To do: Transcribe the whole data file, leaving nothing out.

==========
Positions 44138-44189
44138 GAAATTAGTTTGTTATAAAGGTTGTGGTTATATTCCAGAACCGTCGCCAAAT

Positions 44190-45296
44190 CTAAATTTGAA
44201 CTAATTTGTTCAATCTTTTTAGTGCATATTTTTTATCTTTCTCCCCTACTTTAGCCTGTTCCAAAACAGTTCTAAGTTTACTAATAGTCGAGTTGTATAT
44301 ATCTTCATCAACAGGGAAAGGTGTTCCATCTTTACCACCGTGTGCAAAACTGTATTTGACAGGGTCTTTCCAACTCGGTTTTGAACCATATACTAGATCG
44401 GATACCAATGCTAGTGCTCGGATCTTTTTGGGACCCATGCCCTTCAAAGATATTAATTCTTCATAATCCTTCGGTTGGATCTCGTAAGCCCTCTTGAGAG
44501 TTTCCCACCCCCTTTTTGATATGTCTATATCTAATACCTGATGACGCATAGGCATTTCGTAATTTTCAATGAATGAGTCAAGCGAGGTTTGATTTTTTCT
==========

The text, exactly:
Positions 44138-44189
44138 GAAATTAGTTTGTTATAAAGGTTGTGGTTATATTCCAGAACCGTCGCCAAAT

Positions 44190-45296
44190 CTAAATTTGAA
44201 CTAATTTGTTCAATCTTTTTAGTGCATATTTTTTATCTTTCTCCCCTACTTTAGCCTGTTCCAAAACAGTTCTAAGTTTACTAATAGTCGAGTTGTATAT
44301 ATCTTCATCAACAGGGAAAGGTGTTCCATCTTTACCACCGTGTGCAAAACTGTATTTGACAGGGTCTTTCCAACTCGGTTTTGAACCATATACTAGATCG
44401 GATACCAATGCTAGTGCTCGGATCTTTTTGGGACCCATGCCCTTCAAAGATATTAATTCTTCATAATCCTTCGGTTGGATCTCGTAAGCCCTCTTGAGAG
44501 TTTCCCACCCCCTTTTTGATATGTCTATATCTAATACCTGATGACGCATAGGCATTTCGTAATTTTCAATGAATGAGTCAAGCGAGGTTTGATTTTTTCT